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CounselingNH E-Zine, Issue #011 School Time Structure At Home
September 23, 2008

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September 23, 2008

Volume 1, Issue #011 School Time Structure At Home

A Note From Jim

Feature Article: School Time Structure At Home

A Note From Jim:

Hi, Jim here. This E-zine is the next article on the topics of parenting. Last time we discussed children returning to school. This article discusses families adjustin to the school year.


School Time Structure At Home by James Foster

Now that the school year has started parents find themselves innundated with competing schedules, deadlines and activites. An air traffic controller would be overwhelmed. We find that there is an interactive effect between demands and structure. In other words, when an increase in activity, productivity or performance is expected of a person, an increase of structure is required in order for that person to appropriately respond. Some adults increase their structure internally through becoming more organized, prioritized and focused. Children and many adults on the other hand don't possess the ability to simply adjust internally, rather external changes in structure are necessary in order to develop a higher sense of internal structure. These external changes look like list, schedules and time management studies.

Please be aware of this concept about structure while you are developing it. Structure refers to the predictable, consistent, reliable expectations that we have for ourselves, others and the world around us. There is rarely the abscence of structure. It is variably impossible to live without it. We may not be aware of it, in charge of it or purposely maintaining it but it exists. When we are designing school year structure then for our children and for ourselves, we are not creating structure. We are simply changing it and initially taking charge of it or asking our children to monitor it themselves.

When designing school time structure for and with children some basic principles apply. Children need limited choices. Their investment in activities will increase with their ability to choose but some choices don't belong on the table. Children for example, may choose which subject to study first but generally are not given the option of not studying. They may choose which sport to play but showing up for games and practices is expected.

Children need forwarning, transitional time and frequent rest periods. They may need time to be awake in the morning before they get up. They may need time to respond to an instruction or direction after its given. When engaged in a particular activity it takes children a few minutes to transition to another activity especially when this requires an increase or decrease in physical activity. This explains why most classroom behavior problems are encountered first thing in the morning, after recess or after lunch. Children as well as many adults require frequent rest periods during times of concentration practice or focused activities. This rest period during homework time doesn't mean two hours of outdoor play, more likely it means five to ten minutes of an alternate activity such as socializing or taking a walk.

Intellectual or academic learning requires a high degree of attention, concentration and focus. The child's ability to learn and perform decreases with fatigue. The implication here is that studying, learning and homework in general should not be attempted at the end of the day when the child's energy is most depleted. All learning and acheivement involves some level of frustration but if frustration becomes excessive the child's goal will simply become that of changing the structure rather than working within it. A carefully designed schedule of study, homework and rest period activities will support the child's academic performance. There is no stress reliever greater than being prepared. Preparation for the days events should occur the night before. The structure designed by parents for children during the school year is a process of guidance, limits, redirection, encouragement and support. It is not the process of the parent's doing the work for the child. The long term inherent goal of providing structure for children is that they will internalize it, make it their own and be able to draw on it later in life as adults.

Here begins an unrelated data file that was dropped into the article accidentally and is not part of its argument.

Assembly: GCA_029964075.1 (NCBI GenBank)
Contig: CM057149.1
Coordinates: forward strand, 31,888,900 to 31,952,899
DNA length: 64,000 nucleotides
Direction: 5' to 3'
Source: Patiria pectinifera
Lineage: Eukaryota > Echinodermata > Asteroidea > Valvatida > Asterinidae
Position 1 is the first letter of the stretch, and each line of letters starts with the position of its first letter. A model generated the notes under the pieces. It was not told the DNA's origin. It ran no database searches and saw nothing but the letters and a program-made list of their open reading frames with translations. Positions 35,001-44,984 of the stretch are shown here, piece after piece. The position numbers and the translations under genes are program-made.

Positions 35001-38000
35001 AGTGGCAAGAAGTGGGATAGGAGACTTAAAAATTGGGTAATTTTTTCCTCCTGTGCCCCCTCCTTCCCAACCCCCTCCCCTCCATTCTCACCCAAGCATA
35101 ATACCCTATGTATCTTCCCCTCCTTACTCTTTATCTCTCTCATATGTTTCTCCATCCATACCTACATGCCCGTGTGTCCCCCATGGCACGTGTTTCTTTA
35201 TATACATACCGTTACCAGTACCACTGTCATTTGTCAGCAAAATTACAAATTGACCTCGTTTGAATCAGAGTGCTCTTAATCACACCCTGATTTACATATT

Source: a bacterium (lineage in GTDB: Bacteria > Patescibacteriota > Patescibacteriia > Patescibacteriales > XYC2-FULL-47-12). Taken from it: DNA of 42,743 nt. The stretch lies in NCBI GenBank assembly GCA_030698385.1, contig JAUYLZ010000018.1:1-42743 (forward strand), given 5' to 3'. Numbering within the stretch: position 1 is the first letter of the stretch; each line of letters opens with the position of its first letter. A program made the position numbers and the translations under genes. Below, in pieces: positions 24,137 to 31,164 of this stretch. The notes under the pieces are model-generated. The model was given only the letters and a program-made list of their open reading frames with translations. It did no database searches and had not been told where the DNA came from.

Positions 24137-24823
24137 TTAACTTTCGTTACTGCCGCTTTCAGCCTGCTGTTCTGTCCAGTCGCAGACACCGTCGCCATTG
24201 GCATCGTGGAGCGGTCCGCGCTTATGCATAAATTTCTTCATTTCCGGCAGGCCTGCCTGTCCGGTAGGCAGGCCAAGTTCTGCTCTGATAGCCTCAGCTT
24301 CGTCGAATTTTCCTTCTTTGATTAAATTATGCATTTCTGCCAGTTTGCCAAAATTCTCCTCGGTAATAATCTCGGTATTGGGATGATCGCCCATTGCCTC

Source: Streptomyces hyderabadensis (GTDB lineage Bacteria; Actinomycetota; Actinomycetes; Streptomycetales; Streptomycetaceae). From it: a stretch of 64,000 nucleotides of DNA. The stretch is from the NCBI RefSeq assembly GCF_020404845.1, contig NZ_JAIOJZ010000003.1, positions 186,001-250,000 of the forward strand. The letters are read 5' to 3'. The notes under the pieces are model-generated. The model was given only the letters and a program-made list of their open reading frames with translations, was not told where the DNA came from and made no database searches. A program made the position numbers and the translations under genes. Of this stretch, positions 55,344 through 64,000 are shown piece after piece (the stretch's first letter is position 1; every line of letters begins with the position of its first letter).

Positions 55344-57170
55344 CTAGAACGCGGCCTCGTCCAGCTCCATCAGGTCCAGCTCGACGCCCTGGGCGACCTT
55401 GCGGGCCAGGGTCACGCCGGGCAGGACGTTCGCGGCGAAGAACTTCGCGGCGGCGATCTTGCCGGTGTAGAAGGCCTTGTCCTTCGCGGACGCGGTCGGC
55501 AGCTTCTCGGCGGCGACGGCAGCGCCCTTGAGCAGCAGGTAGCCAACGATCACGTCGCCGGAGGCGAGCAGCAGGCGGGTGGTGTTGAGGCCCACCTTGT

Until next time,

Jim Foster

_________________________________________________________________ Recommendations:Parent Success Program What a great way to begin the school year. Our Parent Success Program is a skills based course in parenting. The course covers everything from birth to adulthood. It is a discussion based class where parents are able to talk about challenges that they are encountering along their parenting journey. Parents need a place to discuss, learn and be encouraged. The more involved a parent is increases the liklihood of raising happy and well adjusted children. Our goal is to help,guide and nurture parents so they in turn will confidently help, guide and nurture their children. Please call our office to inquire about your Parent Success Program.(603)668-7744. Parents may attend any or all of the classes. Please see the curriculum in the parenting section of our website

WANT TO USE THIS ARTICLE IN YOUR E-ZINE OR WEB SITE? You can, so long as you include this complete blurb with it: Entrepreneur and 30 year expert James Foster publishes the bi-weekly CounselingNH Ezine in the areas of family, marriage, relationships and parenting. If you are interested in quality information, tips and resources of ways to enhance your family, marriage, relationships and parenting visit this content rich site at

All the Best,

Jim Foster

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